“Oh, Mrs. Molyneux,” I cried, “if there be love like that in the world, then—”
The door opened and Castleman entered.
“If you please, sir, the carriage is at the door.”
The rain gradually ceased falling as we drove onward and upward to the station. It stood on high ground, overlooking a wide sweep of downland and fallow, bordered towards the west by close-set woodlands, purple that evening against a sky of limpid gold, which the storm-clouds discovered as they lifted.
I had not long to wait, for, punctual to its time, the train steamed into the station. From that part of the train to which I first looked, four or five passengers stepped out; not one of them certainly the lady that I waited for. Glancing from side to side I saw, standing at the far end of the platform, two women; one of them was tall; could this be Mrs. de Noel? And yet no, I reflected as I went towards them, for she held a baby in her arms—a baby moreover swathed, not in white and laces, but in a tattered and discoloured shawl: while her companion, lifting out baskets and bundles from a third-class carriage, was poorly and evenly miserably clad. But again, as I drew nearer, I observed that the long fine hand which supported the child was delicately gloved, and that the cloak which swung back from the encircling arm was lined and bordered with very costly fur. This and something in the whole outline—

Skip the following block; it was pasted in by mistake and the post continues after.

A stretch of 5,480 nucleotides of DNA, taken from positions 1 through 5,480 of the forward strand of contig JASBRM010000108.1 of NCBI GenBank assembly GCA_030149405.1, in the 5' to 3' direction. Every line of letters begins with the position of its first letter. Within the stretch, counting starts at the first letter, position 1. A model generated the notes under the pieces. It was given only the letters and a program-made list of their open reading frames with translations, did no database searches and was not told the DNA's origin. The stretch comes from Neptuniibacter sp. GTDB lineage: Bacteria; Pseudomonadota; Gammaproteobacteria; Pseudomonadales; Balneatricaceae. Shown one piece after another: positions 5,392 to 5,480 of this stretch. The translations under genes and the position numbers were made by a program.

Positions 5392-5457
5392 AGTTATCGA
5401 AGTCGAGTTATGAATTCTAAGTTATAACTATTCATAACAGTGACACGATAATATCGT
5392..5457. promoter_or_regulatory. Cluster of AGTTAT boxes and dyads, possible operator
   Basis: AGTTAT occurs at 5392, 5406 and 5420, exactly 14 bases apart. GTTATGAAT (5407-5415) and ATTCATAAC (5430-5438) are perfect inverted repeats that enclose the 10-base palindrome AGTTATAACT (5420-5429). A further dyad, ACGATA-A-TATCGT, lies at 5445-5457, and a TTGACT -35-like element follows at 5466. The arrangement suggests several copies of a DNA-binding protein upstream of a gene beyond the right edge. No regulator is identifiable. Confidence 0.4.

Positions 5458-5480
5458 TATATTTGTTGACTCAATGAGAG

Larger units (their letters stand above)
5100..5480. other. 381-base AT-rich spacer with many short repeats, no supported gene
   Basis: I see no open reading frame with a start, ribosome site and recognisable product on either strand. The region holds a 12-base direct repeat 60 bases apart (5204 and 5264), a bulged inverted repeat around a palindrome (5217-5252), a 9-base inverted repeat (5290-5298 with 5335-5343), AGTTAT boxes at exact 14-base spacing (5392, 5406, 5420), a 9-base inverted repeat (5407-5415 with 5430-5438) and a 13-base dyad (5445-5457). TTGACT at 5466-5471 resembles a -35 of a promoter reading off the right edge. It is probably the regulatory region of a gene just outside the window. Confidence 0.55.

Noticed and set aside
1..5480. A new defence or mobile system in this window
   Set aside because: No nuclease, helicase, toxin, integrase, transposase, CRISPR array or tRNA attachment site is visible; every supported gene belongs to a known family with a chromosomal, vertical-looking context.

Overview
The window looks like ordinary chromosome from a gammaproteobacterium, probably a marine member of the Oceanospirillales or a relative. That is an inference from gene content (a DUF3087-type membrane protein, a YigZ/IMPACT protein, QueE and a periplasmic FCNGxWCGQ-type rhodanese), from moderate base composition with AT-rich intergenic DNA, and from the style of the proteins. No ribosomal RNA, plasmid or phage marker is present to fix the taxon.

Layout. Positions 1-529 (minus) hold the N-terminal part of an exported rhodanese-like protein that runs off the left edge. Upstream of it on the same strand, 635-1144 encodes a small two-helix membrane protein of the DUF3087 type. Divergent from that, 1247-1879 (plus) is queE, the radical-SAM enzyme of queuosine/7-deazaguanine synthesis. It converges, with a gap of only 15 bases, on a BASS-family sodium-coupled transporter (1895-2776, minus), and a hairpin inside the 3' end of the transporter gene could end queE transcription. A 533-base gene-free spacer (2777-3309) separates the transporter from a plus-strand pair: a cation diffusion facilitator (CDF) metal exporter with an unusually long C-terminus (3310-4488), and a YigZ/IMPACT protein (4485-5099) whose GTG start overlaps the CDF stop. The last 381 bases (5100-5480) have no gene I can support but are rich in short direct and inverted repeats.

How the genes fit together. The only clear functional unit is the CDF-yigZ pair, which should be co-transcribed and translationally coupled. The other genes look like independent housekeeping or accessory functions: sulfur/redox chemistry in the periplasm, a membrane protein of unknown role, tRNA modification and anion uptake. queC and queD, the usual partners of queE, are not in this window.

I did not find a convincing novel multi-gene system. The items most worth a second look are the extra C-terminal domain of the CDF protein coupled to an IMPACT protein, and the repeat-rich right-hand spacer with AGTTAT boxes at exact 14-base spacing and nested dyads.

“Mrs. de Noel?” I murmured inquiringly.
Then she turned towards me, and I saw her, as I often see her now in dreams, against that sunset background of aerial gold which the artist of circumstance had painted behind her, like a new Madonna, holding the child of poverty to her heart, pressing her cheek against its tiny head with a gesture whose exquisite tenderness, for at least that fleeting instant, seemed to bridge across the gulf which still yawns between Dives and Lazarus. So standing, she looked at me with two soft brown eyes, neither large nor beautiful, but in their outlook direct and simple as a child’s. Remembering as I met them what Mrs. Molyneux had said, I saw and comprehended as well what she meant. Benevolence is but faintly inscribed, on the faces of most men, even of the better sort. “I will love you, my neighbour,” we thereon decipher, “when I have attended to my own business, in the first place; if you are lovable, or at least likeable, in the second.” But in the transparent gaze that Cecilia de Noel turned upon her fellows beamed love poured forth without stint and without condition. It was as if every man, woman, and child who approached her became instantly to her more interesting than herself, their defects more tolerable, their wants more imperative, their sorrows more moving than her own. In this lay the source of that mysterious charm so many have felt, so few have understood, and